This would have been a great opportunity for Toomey to stand up to his party boss and demand a vote for his nominees, who were fully vetted and approved unanimously by the Judiciary Committee way back in January.  As a member of the majority party, Toomey’s requests would presumably carry more weight with McConnell than Casey’s.  But we’ll never know, because Toomey would not publicly stand up against McConnell.

This is sadly reminiscent of Toomey’s non-supportive “support” for Pennsylvanian Phil Restrepo for the Third Circuit, when Toomey cooperated with GOP leadership in their efforts to slow down the confirmation process as much as possible.

And of course, Toomey quickly obeyed when McConnell demanded that his fellow Republicans refuse to consider President Obama’s nomination of Merrick Garland to the Supreme Court.  This unprecedented act of obstruction has significant harmful consequences, as described in a recent report by our affiliate People For the American Way Foundation and the Constitutional Accountability Center.

So perhaps Toomey could adopt this as a campaign slogan:

Pat Toomey:  Putting Pennsylvania first  (Except when his Washington DC party boss tells him not to)

PFAW

While Trump Makes Racist Attacks On Judge, GOP Holds a Supreme Court Seat for Him to Fill?

This piece originally appeared on the Huffington Post.

It was both completely in character and shamefully beyond the pale when Donald Trump accused Judge Gonzalo Curiel, who is presiding over two lawsuits against Trump University, of having an “inherent conflict of interest” in the cases because of the judge’s Mexican heritage. On Sunday he extended that charge to Muslim judges, who he also suspects would be unable to remain unbiased. If there was a shred of doubt remaining on the question of whether Donald Trump is fit to make judicial nominations before this attack, that debate is now over. Even GOP senators arespeaking out against Trump’s remarks. But in a contortion act that defies logic, those same senators continue to go to extraordinary lengths to hold open the vacant Supreme Court seat for the very person whose approach to judicial matters they are condemning.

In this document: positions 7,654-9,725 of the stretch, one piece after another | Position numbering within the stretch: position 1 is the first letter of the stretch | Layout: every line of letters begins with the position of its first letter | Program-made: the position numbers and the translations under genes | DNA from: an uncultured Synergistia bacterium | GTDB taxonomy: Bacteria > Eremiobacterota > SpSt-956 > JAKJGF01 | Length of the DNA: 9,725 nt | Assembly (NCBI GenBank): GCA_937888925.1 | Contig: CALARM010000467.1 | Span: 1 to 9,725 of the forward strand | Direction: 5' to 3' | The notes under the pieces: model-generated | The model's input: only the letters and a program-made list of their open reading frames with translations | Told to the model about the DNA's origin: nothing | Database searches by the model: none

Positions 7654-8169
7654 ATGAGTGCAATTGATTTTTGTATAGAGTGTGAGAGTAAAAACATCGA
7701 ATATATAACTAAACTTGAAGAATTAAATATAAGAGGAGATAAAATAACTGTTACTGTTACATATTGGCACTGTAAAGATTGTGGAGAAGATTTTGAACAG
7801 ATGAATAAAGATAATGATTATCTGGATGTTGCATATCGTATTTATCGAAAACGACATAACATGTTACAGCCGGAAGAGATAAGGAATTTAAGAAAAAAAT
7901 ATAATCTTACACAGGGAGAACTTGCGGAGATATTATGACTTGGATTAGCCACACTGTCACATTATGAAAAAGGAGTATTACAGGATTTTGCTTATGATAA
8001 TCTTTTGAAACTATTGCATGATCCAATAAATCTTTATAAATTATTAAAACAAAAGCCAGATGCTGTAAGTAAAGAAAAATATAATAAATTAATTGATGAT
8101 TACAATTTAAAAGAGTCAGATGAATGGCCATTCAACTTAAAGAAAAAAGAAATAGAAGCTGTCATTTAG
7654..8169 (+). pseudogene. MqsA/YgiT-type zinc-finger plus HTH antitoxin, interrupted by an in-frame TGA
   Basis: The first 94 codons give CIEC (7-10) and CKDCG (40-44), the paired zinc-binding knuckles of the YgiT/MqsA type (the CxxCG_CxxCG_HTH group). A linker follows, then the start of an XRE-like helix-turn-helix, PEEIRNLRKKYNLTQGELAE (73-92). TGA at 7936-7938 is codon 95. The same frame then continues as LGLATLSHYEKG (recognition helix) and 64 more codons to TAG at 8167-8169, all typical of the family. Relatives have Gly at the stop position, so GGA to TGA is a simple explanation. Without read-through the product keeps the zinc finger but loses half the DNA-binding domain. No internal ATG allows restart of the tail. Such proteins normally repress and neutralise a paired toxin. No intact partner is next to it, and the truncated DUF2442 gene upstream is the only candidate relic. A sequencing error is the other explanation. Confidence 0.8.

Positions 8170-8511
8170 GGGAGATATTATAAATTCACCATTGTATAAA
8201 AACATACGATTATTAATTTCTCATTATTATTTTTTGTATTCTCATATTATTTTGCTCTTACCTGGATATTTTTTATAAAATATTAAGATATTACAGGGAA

GOP leaders rushed to denounce Trump’s remarks about Judge Curiel, with Republican senators including Kelly Ayotte, Jeff Flake, Rob Portman, and Mitch McConnell speaking out against his comments and House Speaker Paul Ryan calling them “out of left field” even though even a casual observer knows they were coming right from home plate for the past year. Trump has been consistent in his baseless attacks on entire communities since the first day of his campaign, when he smeared Mexican immigrants as rapists and drug dealers. And if some in the GOP are (rightly) condemning Trump’s vision of a justice system in which some judges are prohibited from doing their jobs because of their ethnic background, why are they going to extraordinary lengths to put him in the driver’s seat of our nominating process?

GOP senators are still doing everything they can to block President Obama from filling the Supreme Court vacancy. Rather than follow the Constitution and give fair consideration to President Obama’s extraordinarily qualified and respected nominee, GOP senators are running a campaign of unprecedented obstruction in order to allow Trump to make the Supreme Court nomination instead.

Let’s be clear: Trump had already provided countless reasons to call into question his fitness to nominate judges. This is a man who supports killing the family members of terrorists and wants to “open up” libel laws so he can go after journalists. That he’s now implying whole swaths of people are not fit for the federal bench is one of the most disturbing examples yet of Trump’s contempt for the independence of the judiciary and for Americans different from him. It goes against the most fundamental values of our country, and it is Exhibit A of why he should never be the person nominating judges at the Supreme Court or any level.